Therapeutic targeting of SETD2-deficient cancer cells with the small-molecule compound RITA
Lopez KA., Sarkar S., Seraia E., Toffanin C., Cooper C., Challoumas M., Okonjo FA., Jones GDD., Buffa F., Ebner D., Humphrey TC.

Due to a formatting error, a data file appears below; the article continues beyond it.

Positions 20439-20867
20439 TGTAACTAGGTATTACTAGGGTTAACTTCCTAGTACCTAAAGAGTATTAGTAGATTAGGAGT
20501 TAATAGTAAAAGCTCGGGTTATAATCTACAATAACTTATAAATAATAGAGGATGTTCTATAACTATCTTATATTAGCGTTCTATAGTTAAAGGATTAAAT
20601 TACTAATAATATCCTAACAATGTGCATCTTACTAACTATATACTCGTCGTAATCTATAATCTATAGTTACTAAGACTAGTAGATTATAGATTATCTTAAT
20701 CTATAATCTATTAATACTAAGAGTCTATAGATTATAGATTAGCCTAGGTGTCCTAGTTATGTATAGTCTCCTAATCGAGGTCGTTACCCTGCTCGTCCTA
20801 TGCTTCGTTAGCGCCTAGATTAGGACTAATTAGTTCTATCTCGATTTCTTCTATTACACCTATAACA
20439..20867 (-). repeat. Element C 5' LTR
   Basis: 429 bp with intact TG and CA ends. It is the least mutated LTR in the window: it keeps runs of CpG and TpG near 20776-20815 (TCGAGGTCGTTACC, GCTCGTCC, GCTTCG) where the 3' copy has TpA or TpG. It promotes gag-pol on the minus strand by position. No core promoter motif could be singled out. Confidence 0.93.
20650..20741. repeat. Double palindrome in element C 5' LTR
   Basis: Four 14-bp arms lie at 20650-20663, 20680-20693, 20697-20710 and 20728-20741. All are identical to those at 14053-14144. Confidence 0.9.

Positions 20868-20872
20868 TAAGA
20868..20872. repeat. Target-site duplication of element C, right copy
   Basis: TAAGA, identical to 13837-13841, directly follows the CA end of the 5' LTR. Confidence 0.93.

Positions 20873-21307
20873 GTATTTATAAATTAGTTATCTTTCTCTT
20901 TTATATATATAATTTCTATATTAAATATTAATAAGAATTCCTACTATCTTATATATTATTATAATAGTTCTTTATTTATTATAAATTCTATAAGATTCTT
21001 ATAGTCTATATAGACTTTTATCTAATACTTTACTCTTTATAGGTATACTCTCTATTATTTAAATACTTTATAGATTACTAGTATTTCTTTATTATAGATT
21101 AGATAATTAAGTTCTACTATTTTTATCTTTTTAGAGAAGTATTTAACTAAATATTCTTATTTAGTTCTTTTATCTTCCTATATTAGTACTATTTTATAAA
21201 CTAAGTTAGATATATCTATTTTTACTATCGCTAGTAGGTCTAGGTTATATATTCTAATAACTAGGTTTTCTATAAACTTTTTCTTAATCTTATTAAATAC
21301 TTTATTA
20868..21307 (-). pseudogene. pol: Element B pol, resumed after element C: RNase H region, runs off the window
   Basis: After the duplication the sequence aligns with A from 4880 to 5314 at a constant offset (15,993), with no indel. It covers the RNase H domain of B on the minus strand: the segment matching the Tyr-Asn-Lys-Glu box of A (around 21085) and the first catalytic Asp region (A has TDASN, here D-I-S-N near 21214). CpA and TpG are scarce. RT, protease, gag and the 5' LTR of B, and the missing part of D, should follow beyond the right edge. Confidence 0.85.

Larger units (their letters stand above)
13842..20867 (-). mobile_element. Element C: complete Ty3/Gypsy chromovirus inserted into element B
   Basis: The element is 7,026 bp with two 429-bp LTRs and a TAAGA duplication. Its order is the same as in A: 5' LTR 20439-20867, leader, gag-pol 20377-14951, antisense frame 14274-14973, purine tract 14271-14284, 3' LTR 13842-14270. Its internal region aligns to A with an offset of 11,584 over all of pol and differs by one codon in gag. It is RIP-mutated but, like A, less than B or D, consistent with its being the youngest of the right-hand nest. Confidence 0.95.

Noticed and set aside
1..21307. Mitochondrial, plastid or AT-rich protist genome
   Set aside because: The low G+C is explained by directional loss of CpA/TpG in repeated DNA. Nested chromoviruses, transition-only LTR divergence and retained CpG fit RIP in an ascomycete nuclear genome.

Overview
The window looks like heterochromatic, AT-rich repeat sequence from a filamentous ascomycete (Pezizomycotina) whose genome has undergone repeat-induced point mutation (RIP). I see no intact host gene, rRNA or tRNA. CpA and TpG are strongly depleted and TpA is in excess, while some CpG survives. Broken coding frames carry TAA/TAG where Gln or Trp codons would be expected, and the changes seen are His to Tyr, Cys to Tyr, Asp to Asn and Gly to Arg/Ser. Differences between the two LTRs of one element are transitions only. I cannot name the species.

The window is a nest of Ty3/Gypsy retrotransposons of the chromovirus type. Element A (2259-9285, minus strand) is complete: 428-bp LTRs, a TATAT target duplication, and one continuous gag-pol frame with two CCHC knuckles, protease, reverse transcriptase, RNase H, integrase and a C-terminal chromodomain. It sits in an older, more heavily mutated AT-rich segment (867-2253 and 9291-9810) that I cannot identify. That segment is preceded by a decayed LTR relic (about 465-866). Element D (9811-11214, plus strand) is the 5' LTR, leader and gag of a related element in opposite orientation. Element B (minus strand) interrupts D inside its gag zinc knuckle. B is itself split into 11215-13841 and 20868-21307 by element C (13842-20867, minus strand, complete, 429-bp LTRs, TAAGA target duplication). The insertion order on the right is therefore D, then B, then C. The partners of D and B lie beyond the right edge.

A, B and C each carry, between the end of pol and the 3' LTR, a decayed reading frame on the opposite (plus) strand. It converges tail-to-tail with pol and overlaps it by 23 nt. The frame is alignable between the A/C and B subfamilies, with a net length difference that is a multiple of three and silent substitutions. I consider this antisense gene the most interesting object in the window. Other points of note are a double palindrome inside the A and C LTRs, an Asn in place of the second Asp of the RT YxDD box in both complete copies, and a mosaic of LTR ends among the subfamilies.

AbstractThe histone methyltransferase SETD2 and its associated histone mark H3 lysine 36 trimethylation (H3K36me3) are frequently lost in certain cancer types, identifying SETD2 as an important therapeutic target. Here we show that SETD2-deficient cancer cells are profoundly sensitive to the compound RITA, resulting in significant p53 induction and apoptosis. This is further associated with defects in DNA replication, leading to delays in S-phase progression, increased recruitment of replication stress markers, and reduced replication fork progression. RITA sensitivity is linked to the phenol sulphotransferase SULT1A1, which we find to be highly upregulated in cells that lack SETD2. Depletion of SULT1A1 or addition of the phenol sulphotransferase inhibitor DCNP abolishes these phenotypes and suppresses the sensitivity of SETD2-deficient cancer cells, identifying SULT1A1 activity to be critical in mediating the potent cytotoxicity of RITA against SETD2-deficient cells. These findings define a novel therapeutic strategy for targeting the loss of SETD2 in cancer.Significance StatementThe histone-modifying enzyme SETD2 has emerged as an important tumour suppressor in a number of different cancer types, identifying it as a promising therapeutic target. The concept of synthetic lethality, a genetic interaction in which the simultaneous loss of two genes or pathways that regulate a common essential process renders the cell nonviable, is a valuable tool for killing cancer cells that have known mutations. In this study, we conducted a synthetic lethality screen for compounds that specifically target SETD2-deficient cancer cells. The top hit, a compound called RITA, reduces cell viability and induces cell death only in the context of SETD2 loss, thereby highlighting a potential novel therapeutic strategy for treating SETD2-deficient cancers.